Monday, April 16, 2007

Back From the Convention Center

The gardener at the villa. He comes everyday to water the roses in the small courtyard. I often wonder what he thinks about what is going on around him. I’ve nicknamed him Mr. Miyagi.

I went to the Convention Center today where three days ago a suicide vest was detonated in the cafeteria. Getting to the building was the first great challenge. I was reminded of the saying that mentions closing the barn doors after the horses have fled. There are security check points every 50 meters, most of the time within clear sight of each other. It was akin to going through airport security in the US fifteen times in a row.

At each check point your ID was checked, as if it had somehow changed during the 50 meter walk from the last time it was inspected; then you were patted down very thoroughly, and any suspicious item was confiscated. I had something taken off of me at every point. First it was two magazines of 9mm ammunition, and then my Leatherman. OK, that’s reasonable. Towards the end they were eyeing my mala beads on my wrist, wondering I guess if they could possibly explode. I had to make an effort to remember where each piece of equipment was on the way out so that I could collect it all back up.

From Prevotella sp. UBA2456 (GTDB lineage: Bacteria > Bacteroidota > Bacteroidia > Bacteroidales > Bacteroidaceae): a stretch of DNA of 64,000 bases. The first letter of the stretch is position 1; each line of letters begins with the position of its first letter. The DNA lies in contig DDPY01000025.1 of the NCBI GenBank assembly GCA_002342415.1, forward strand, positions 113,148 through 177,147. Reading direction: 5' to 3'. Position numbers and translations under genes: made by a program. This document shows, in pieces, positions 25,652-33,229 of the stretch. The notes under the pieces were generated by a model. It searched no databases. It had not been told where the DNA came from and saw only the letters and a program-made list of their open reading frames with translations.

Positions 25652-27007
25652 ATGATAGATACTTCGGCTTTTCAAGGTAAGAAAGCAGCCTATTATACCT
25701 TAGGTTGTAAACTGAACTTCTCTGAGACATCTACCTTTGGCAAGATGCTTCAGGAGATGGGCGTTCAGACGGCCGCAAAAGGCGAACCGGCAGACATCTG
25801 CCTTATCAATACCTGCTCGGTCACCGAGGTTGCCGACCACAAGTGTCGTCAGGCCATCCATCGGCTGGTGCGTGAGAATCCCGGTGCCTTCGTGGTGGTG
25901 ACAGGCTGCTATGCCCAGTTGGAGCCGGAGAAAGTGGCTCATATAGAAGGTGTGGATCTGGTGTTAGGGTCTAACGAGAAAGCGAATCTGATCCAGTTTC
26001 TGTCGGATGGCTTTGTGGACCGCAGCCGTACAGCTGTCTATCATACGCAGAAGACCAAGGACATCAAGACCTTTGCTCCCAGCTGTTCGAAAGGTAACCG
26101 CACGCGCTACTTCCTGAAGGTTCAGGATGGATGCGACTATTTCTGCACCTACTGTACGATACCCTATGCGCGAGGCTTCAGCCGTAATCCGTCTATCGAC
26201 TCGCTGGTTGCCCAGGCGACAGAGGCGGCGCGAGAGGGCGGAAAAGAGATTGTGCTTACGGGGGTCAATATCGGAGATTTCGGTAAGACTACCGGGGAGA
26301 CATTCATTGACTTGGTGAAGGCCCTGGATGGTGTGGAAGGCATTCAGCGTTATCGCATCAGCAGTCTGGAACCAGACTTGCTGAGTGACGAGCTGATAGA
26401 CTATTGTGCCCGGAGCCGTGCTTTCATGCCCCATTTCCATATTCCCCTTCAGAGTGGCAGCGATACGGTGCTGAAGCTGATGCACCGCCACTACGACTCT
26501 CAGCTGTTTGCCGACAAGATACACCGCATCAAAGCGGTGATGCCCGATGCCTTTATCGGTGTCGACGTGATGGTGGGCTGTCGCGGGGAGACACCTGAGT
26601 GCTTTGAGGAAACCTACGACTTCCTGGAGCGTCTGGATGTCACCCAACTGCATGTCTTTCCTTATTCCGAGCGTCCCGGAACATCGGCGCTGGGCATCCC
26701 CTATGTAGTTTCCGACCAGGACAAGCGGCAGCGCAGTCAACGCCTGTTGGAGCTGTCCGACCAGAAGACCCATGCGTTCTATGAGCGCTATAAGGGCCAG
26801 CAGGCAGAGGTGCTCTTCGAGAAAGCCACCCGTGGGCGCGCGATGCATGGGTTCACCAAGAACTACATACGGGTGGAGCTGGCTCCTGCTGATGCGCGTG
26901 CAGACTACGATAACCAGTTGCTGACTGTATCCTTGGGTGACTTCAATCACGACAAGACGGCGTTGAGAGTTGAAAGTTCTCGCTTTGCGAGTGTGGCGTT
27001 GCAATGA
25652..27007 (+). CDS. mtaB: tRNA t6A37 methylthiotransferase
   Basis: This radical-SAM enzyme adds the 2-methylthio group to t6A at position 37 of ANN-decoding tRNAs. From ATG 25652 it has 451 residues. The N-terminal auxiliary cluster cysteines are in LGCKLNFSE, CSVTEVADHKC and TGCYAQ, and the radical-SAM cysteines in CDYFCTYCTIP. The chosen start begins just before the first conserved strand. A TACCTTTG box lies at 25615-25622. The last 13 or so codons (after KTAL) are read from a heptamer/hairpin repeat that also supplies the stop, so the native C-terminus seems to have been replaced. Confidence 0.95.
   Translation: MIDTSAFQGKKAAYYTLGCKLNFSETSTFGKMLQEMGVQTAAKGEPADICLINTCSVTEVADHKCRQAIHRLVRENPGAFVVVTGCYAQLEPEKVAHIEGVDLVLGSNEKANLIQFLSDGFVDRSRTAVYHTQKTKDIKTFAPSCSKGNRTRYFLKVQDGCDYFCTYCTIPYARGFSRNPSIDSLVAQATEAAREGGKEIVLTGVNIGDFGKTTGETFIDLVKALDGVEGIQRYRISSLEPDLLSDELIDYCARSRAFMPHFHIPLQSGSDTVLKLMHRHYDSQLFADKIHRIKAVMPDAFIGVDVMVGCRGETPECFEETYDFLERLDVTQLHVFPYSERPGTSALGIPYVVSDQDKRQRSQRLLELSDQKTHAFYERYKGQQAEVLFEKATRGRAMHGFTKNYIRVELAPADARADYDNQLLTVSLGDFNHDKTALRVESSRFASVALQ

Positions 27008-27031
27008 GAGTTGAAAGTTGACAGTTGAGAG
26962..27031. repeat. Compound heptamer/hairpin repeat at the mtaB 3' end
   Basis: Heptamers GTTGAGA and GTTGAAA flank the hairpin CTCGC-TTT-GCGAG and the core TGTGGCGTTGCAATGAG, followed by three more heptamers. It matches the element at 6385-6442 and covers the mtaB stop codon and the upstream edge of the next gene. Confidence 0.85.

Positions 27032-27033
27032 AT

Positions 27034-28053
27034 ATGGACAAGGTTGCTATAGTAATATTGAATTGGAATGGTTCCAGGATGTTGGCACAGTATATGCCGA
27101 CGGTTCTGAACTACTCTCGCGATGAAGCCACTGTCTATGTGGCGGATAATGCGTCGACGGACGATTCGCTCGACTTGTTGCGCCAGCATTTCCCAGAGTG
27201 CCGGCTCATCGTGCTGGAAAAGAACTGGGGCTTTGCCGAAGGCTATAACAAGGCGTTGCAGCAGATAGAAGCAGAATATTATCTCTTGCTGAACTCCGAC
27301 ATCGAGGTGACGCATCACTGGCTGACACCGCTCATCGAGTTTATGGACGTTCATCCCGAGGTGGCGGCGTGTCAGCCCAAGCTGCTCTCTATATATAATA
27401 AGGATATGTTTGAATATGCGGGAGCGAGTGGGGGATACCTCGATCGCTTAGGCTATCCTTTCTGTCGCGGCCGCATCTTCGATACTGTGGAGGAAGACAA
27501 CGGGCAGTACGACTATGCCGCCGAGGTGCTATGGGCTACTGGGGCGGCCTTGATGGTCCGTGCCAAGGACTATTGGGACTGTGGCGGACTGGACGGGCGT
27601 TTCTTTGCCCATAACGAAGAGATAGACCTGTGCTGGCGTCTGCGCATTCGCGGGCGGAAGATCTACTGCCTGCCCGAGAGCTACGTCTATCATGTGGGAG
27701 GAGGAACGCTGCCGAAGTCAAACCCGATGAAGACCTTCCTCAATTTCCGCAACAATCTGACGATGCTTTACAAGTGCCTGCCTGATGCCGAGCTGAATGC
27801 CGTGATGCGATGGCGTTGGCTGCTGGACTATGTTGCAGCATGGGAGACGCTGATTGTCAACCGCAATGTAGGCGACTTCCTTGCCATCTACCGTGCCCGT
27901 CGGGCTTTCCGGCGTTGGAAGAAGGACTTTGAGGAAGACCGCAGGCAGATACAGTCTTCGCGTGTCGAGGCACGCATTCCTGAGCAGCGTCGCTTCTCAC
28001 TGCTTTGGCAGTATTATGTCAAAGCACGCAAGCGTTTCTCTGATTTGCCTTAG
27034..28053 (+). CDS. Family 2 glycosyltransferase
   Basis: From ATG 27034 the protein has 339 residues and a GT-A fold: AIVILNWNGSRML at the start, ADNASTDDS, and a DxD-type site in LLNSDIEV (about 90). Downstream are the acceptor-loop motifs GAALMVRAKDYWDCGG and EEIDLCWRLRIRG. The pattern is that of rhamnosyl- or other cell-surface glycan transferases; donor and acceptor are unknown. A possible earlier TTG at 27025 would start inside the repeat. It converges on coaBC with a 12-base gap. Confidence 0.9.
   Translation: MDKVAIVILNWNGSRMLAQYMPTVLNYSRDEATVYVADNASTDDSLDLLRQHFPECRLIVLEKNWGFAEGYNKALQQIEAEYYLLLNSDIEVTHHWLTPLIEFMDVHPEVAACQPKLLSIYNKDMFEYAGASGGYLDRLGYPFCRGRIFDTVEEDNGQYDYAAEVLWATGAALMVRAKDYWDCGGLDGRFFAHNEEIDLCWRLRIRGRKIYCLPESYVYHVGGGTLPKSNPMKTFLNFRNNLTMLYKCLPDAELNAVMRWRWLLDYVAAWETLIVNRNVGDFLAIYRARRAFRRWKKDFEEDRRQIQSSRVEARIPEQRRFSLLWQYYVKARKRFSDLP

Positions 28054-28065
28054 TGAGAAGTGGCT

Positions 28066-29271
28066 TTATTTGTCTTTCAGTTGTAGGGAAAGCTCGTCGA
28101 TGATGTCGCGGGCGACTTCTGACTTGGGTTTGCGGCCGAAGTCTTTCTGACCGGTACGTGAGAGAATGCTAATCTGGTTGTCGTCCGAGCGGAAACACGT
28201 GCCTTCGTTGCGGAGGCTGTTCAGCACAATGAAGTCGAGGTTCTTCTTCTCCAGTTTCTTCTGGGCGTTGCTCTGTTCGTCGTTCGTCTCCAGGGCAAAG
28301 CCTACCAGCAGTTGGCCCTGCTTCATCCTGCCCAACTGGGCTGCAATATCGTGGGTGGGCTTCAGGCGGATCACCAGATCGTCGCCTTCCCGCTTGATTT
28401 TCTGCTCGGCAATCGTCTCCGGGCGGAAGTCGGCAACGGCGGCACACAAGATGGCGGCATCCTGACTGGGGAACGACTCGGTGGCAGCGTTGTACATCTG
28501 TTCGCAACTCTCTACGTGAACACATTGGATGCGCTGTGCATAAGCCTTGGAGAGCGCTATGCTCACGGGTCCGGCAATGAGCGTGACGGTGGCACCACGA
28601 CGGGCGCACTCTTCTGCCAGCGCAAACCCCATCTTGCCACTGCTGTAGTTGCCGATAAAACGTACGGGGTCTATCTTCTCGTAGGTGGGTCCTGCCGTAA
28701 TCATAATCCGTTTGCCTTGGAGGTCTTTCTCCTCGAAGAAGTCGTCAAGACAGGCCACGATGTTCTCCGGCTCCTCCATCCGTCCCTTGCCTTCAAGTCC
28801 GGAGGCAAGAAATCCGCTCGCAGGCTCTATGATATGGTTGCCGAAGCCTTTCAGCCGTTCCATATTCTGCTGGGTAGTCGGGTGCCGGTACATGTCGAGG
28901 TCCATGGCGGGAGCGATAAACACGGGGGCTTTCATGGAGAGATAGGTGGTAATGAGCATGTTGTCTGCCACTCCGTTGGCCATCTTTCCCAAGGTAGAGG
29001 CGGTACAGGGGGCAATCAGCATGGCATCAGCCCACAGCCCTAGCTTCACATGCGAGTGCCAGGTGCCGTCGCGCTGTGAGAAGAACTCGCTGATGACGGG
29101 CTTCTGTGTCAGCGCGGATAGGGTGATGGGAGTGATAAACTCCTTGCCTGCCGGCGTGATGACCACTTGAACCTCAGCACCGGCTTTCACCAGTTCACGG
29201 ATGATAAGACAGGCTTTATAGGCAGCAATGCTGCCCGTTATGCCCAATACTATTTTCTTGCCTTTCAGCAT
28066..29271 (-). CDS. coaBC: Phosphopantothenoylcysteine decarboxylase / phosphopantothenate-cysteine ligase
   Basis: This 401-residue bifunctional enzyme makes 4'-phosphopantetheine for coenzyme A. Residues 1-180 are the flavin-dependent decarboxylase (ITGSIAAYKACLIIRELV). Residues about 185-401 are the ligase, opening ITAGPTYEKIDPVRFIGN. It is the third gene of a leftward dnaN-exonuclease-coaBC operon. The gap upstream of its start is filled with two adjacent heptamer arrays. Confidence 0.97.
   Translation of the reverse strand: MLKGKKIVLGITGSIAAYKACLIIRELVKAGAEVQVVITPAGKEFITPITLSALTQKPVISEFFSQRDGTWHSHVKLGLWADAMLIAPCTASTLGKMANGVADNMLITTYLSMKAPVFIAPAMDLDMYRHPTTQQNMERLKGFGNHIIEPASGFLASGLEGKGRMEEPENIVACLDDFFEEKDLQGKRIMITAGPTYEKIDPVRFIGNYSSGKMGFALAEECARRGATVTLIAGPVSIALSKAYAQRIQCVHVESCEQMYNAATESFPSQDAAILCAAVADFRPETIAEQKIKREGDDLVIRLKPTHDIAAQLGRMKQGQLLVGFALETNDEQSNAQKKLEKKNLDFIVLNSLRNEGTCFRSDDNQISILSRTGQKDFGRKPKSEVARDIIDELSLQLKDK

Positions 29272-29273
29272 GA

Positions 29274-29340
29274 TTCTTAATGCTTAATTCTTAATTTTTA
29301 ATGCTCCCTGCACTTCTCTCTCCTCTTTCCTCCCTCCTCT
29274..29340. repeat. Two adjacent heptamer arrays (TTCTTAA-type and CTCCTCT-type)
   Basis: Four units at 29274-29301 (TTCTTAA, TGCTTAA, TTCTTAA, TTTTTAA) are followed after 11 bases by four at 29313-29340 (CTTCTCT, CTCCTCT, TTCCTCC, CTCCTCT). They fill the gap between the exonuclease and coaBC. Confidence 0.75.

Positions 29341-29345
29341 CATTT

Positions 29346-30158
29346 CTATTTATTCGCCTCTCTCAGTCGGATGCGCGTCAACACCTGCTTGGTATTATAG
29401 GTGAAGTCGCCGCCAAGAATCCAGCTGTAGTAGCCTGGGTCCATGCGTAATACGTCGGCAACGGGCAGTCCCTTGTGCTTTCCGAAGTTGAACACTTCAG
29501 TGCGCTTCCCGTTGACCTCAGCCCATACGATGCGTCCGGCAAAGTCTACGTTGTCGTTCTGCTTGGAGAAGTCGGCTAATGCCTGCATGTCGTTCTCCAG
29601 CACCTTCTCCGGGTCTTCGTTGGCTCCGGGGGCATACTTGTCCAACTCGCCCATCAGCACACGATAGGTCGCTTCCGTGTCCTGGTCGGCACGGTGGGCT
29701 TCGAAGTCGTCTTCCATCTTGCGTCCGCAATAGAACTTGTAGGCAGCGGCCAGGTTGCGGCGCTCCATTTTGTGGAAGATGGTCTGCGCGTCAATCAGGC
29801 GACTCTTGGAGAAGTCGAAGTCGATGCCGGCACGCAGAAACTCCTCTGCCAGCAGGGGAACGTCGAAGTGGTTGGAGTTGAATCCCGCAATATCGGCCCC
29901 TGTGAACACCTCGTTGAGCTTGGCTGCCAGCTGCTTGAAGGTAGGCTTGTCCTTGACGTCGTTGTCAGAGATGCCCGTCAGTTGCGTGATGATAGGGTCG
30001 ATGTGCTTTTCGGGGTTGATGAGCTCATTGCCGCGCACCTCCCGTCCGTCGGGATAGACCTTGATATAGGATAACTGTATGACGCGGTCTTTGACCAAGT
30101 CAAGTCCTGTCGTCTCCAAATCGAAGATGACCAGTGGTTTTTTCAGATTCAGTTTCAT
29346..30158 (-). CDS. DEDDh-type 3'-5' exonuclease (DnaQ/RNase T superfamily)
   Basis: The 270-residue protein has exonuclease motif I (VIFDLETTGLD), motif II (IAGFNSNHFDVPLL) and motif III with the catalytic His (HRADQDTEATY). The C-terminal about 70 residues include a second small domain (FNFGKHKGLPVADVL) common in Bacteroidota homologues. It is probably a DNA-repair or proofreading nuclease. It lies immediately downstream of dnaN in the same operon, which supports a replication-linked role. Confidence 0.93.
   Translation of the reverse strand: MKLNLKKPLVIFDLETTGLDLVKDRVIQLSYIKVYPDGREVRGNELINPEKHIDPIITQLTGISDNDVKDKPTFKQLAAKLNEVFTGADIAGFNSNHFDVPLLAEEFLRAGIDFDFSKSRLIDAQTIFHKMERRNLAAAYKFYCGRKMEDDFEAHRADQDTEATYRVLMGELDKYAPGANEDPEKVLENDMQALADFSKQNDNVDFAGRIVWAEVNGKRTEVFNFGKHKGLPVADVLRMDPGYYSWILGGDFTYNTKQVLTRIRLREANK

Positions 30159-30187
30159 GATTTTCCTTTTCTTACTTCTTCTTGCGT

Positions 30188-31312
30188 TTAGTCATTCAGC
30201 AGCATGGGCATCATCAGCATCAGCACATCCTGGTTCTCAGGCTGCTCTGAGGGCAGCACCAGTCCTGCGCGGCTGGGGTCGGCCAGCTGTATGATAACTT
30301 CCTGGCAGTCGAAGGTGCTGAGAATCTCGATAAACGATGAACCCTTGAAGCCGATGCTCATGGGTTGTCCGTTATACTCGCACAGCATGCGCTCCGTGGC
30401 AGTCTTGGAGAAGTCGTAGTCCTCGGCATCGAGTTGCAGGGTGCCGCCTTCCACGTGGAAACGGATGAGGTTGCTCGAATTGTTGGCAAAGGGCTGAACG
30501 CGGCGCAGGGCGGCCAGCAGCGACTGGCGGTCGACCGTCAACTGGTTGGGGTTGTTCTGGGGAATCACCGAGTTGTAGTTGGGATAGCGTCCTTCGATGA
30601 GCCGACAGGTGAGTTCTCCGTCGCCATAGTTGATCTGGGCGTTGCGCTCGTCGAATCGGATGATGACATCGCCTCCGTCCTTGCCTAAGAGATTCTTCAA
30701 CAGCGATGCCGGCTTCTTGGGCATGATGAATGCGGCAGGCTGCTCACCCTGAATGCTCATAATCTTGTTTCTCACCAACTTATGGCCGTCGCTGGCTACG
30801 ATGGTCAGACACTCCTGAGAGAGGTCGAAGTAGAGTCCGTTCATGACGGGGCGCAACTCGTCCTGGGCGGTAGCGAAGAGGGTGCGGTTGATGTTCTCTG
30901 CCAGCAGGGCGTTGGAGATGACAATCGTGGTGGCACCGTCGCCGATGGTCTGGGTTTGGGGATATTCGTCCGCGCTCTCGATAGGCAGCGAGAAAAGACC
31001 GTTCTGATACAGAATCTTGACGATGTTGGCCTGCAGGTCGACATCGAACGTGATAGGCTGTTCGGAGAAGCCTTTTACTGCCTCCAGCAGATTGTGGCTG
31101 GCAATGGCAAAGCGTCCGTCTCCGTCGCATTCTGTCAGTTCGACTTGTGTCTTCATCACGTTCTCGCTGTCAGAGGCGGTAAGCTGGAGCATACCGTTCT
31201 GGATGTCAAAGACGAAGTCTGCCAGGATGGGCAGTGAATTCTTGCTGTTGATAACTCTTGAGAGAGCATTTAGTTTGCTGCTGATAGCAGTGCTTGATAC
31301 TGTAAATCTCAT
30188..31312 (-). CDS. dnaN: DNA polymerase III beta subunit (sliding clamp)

Once inside the first sound that you heard was the sweeping of broken glass. It echoed throughout the dark, cavernous building. You could almost feel the thunderclap of the explosion. Looking up from the atrium I could see the entire bank of cafeteria windows blown out as well as similar windows on the other side of the huge, open space. The glass was no where to be seen but the metal framing was hanging down, twisted and black. The destruction was far greater than I had thought that I would be, leaving me amazed that only two people were killed. I thought about snapping some pictures but The Iraqi Police didn’t seem too happy with the whole situation, and looked as if they were just waiting for an excuse to give someone a hard time.

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